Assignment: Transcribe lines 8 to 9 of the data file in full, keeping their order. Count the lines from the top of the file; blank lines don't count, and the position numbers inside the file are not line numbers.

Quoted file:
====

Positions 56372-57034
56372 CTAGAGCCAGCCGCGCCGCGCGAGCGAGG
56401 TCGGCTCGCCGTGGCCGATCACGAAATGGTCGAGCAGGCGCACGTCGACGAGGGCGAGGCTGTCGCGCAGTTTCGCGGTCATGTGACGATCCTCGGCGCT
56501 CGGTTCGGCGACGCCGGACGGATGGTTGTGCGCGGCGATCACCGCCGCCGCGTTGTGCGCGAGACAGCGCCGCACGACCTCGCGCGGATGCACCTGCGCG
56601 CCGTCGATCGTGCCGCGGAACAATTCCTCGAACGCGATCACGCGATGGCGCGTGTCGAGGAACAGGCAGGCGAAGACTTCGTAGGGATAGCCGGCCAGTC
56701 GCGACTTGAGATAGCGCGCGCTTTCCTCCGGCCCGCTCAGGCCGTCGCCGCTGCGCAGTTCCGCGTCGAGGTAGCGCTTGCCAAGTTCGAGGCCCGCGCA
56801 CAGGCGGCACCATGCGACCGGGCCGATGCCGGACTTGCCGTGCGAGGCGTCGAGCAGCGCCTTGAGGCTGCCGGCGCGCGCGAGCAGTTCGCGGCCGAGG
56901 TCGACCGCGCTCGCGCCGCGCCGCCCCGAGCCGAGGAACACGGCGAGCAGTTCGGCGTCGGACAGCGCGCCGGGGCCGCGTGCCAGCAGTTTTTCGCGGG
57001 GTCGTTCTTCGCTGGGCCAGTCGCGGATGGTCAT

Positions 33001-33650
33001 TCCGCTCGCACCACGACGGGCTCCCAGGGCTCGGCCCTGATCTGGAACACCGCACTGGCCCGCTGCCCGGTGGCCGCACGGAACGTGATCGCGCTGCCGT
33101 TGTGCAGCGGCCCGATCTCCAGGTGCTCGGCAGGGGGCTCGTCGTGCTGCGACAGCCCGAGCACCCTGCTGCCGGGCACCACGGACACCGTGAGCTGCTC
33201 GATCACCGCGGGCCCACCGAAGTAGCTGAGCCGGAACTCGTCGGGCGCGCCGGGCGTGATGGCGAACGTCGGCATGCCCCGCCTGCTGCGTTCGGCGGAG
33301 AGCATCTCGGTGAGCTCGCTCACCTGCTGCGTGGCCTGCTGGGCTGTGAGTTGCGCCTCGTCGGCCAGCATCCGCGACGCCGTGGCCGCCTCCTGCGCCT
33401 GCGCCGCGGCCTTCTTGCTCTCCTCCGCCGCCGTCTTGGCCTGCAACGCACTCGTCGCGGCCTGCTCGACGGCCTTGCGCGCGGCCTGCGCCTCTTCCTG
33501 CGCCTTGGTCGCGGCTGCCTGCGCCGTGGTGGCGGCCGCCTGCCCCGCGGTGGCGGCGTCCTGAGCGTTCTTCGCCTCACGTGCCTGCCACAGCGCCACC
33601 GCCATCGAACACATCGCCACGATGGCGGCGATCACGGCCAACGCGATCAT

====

56901 TCGACCGCGCTCGCGCCGCGCCGCCCCGAGCCGAGGAACACGGCGAGCAGTTCGGCGTCGGACAGCGCGCCGGGGCCGCGTGCCAGCAGTTTTTCGCGGG
57001 GTCGTTCTTCGCTGGGCCAGTCGCGGATGGTCAT